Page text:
Please use this identifier to cite or link to this item: http://hdl.handle.net/1893/17923
Appears in Collections:Psychology Journal Articles
Peer Review Status: Refereed
Title: Extending parasite-stress theory to variation in human mate preferences
Authors: DeBruine, Lisa M
Little, Anthony
Jones, Benedict C
Contact Email: anthony.little@stir.ac.uk
Issue Date: Apr-2012
Publisher: Cambridge University Press
Citation: DeBruine LM, Little A & Jones BC (2012) Extending parasite-stress theory to variation in human mate preferences. [Commentary on: Corey L. Fincher and Randy Thornhill, 'Parasite-stress promotes in-group assortative sociality: The cases of strong family ties and heightened religiosity', Behavioral and Brain Sciences / Volume 35 / Issue 02 / April 2012, pp 61-79] Behavioral and Brain Sciences, 35 (2), pp. 86-87.
Type: Journal Article
URI: http://hdl.handle.net/1893/17923
DOI Link: http://dx.doi.org/10.1017/S0140525X11000987
Rights: Publisher policy allows this work to be made available in this repository. Published in Behavioral and Brain Sciences / Volume 35 / Issue 02 / April 2012 pp 86-87 Copyright © Cambridge University Press 2012. The original publication is available at: http://dx.doi.org/10.1017/S0140525X11000987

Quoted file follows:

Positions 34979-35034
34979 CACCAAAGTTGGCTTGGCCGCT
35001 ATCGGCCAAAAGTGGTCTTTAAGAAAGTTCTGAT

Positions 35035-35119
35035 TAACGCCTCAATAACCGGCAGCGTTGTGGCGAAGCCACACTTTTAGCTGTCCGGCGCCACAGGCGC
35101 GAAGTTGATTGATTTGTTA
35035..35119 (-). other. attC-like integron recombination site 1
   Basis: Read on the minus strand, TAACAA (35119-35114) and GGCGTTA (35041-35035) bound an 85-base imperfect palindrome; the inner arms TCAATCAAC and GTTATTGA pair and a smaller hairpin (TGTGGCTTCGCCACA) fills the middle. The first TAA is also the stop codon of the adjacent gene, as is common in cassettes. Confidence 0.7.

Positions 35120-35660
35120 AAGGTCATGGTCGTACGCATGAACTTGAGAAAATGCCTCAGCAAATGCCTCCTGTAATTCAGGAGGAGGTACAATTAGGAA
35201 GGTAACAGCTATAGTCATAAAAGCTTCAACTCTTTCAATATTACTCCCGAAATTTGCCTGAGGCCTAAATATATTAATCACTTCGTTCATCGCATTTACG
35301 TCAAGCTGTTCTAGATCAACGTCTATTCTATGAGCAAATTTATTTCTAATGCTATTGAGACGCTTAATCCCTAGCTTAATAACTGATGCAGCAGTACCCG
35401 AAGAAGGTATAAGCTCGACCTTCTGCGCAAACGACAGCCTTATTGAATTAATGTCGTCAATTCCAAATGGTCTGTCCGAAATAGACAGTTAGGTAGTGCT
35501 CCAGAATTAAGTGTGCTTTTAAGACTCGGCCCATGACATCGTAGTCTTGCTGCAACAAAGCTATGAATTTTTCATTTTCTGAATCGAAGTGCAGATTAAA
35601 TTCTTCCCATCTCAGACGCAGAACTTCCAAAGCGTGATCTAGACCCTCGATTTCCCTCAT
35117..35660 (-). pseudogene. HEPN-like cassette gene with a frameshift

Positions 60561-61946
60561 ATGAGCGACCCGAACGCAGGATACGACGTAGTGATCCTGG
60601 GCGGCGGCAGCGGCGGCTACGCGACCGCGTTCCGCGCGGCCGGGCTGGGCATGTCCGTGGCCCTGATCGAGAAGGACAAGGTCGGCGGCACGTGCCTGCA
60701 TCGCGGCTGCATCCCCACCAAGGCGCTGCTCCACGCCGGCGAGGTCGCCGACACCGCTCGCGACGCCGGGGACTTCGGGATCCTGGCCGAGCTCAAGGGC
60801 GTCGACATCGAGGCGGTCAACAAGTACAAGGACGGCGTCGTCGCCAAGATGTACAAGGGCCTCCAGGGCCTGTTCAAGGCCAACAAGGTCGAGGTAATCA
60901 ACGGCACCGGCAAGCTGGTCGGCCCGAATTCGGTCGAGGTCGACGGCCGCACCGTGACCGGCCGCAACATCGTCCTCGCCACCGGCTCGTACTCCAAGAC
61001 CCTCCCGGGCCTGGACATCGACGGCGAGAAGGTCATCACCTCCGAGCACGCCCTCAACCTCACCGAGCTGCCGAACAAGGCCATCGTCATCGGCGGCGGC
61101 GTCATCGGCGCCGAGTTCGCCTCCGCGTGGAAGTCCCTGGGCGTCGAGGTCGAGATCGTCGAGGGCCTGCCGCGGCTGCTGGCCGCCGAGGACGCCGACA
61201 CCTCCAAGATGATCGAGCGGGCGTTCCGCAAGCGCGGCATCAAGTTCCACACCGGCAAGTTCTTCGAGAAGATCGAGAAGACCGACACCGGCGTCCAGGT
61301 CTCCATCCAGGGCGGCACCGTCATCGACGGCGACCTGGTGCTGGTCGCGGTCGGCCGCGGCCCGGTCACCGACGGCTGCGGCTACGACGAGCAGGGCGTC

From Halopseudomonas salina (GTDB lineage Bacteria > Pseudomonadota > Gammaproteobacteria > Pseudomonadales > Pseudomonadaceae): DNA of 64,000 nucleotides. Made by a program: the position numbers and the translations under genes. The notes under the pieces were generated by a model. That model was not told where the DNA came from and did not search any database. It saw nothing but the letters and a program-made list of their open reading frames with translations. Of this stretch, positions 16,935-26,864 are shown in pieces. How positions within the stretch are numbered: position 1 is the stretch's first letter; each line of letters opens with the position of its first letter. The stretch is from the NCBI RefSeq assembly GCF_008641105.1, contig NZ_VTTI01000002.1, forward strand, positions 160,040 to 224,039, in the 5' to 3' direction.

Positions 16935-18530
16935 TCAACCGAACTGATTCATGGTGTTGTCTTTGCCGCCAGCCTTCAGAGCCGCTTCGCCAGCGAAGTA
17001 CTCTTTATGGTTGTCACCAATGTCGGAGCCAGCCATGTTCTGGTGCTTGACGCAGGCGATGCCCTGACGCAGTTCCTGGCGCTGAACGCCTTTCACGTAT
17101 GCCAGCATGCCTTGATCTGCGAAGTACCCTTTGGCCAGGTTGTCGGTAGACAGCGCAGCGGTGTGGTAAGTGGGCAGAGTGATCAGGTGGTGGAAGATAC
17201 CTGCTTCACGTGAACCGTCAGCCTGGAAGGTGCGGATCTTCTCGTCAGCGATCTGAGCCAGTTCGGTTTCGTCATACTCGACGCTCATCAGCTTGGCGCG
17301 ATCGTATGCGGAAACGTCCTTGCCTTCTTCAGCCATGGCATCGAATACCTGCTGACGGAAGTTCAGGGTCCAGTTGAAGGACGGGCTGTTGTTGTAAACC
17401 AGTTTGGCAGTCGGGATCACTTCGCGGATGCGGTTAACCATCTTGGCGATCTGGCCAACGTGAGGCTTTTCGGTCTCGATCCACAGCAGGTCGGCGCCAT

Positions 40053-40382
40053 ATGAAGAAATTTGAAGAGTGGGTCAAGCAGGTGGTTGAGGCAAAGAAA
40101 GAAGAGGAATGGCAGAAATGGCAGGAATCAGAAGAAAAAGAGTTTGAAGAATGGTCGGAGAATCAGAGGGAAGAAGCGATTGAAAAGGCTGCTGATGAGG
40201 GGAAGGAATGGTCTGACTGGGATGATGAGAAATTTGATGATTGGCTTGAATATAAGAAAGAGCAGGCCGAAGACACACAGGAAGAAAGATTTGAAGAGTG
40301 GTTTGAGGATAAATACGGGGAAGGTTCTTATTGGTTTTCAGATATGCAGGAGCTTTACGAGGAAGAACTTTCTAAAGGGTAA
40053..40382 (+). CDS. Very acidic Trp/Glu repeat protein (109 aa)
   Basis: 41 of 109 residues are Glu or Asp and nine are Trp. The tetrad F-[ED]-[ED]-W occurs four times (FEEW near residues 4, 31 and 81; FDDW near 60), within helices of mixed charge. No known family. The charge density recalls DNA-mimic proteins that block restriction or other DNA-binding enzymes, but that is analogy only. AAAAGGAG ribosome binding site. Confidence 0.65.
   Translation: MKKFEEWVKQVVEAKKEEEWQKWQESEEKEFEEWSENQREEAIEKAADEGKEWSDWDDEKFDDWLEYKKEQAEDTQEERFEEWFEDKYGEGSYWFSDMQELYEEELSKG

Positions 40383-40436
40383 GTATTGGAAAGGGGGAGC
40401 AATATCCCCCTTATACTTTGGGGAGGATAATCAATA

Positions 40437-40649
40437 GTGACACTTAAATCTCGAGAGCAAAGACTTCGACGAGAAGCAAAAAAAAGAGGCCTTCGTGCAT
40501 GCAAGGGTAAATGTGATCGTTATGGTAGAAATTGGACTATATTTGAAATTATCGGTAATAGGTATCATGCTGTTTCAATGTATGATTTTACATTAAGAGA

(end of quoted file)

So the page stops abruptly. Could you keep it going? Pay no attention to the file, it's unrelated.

Notes: In this commentary we suggest that Fincher & Thornhill's (F&T's) parasite-stress theory of social behaviors and attitudes can be extended to mating behaviors and preferences. We discuss evidence from prior correlational and experimental studies that support this claim. We also reanalyze data from two of those studies using F&T's new parasite stress measures.
Affiliation: University of Aberdeen
Psychology
University of Aberdeen

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